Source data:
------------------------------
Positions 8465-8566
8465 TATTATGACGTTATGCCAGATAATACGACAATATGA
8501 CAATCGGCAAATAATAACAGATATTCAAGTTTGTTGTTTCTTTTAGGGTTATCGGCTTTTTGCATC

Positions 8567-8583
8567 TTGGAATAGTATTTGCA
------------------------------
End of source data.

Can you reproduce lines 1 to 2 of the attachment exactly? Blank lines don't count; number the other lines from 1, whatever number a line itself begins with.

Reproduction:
Positions 8465-8566
8465 TATTATGACGTTATGCCAGATAATACGACAATATGA